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Fungal Genet Biol. 2014 Mar;64:25-35. doi: 10.1016/j.fgb.2014.01.001. Epub 2014 Jan 9.

Functional characterization of a veA-dependent polyketide synthase gene in Aspergillus flavus necessary for the synthesis of asparasone, a sclerotium-specific pigment.

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Food and Feed Safety Research Unit, USDA/ARS, Southern Regional Research Center, New Orleans, LA 70124, USA. Electronic address:
Food and Feed Safety Research Unit, USDA/ARS, Southern Regional Research Center, New Orleans, LA 70124, USA.
Laboratory of Food Analysis, Faculty of Pharmaceutical Sciences, Ghent University, Harelbekestraat 72, 9000 Ghent, Belgium.
Crop Bioprotection Research Unit, USDA/ARS, National Center for Agricultural Utilization Research, Peoria, IL 61604, USA.
Department of Biological Sciences, Northern Illinois University, DeKalb, IL 60115, USA.


The filamentous fungus, Aspergillus flavus, produces the toxic and carcinogenic, polyketide synthase (PKS)-derived family of secondary metabolites termed aflatoxins. While analysis of the A. flavus genome has identified many other PKSs capable of producing secondary metabolites, to date, only a few other metabolites have been identified. In the process of studying how the developmental regulator, VeA, affects A. flavus secondary metabolism we discovered that mutation of veA caused a dramatic down-regulation of transcription of a polyketide synthase gene belonging to cluster 27 and the loss of the ability of the fungi to produce sclerotia. Inactivation of the cluster 27 pks (pks27) resulted in formation of greyish-yellow sclerotia rather than the dark brown sclerotia normally produced by A. flavus while conidial pigmentation was unaffected. One metabolite produced by Pks27 was identified by thin layer chromatography and mass spectral analysis as the known anthraquinone, asparasone A. Sclerotia produced by pks27 mutants were significantly less resistant to insect predation than were the sclerotia produced by the wild-type and more susceptible to the deleterious effects of ultraviolet light and heat. Normal sclerotia were previously thought to be resistant to damage because of a process of melanization similar to that known for pigmentation of conidia. Our results show that the dark brown pigments in sclerotia derive from anthraquinones produced by Pks27 rather than from the typical tetrahydronapthalene melanin production pathway. To our knowledge this is the first report on the genes involved in the biosynthesis of pigments important for sclerotial survival.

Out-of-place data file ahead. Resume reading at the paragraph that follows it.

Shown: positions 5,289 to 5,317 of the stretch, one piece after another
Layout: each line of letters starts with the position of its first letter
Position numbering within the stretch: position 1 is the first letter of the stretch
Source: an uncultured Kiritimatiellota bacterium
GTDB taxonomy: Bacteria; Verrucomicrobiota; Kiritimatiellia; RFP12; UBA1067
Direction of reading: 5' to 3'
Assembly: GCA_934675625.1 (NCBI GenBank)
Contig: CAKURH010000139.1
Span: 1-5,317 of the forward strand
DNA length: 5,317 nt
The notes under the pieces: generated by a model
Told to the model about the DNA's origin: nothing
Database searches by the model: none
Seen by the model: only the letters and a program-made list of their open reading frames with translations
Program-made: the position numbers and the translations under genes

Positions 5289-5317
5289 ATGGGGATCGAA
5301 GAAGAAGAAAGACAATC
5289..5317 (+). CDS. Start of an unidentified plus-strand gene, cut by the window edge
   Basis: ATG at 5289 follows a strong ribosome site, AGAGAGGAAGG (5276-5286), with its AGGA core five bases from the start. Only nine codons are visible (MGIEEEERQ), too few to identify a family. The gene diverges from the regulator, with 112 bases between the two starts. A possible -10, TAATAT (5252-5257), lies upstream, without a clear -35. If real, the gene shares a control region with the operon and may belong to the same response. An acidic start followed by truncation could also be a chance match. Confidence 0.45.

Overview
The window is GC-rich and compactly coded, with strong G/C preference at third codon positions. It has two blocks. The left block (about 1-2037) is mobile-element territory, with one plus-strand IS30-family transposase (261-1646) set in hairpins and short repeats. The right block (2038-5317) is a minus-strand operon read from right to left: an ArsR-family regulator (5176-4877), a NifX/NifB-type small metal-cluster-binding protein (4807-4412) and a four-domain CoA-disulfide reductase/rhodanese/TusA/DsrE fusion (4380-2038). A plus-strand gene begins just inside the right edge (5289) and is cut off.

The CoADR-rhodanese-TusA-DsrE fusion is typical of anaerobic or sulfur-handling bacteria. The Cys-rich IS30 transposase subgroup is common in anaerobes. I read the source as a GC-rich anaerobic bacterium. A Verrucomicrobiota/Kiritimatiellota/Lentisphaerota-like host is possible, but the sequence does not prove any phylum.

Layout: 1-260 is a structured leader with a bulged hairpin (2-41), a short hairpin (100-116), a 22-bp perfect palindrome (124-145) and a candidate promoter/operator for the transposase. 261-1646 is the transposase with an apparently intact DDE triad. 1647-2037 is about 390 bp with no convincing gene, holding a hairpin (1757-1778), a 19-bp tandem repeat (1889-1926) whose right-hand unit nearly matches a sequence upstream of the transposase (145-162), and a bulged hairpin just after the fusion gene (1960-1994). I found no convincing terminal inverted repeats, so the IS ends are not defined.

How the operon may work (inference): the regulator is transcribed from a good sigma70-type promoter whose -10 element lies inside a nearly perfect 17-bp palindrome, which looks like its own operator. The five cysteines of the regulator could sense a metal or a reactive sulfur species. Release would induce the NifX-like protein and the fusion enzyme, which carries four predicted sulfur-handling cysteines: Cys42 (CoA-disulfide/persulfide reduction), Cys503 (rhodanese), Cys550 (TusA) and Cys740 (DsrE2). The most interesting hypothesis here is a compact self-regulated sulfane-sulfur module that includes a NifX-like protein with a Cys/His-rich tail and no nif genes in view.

Asparasone; Aspergillus flavus; Pigment; Sclerotium; Secondary metabolism; VeA

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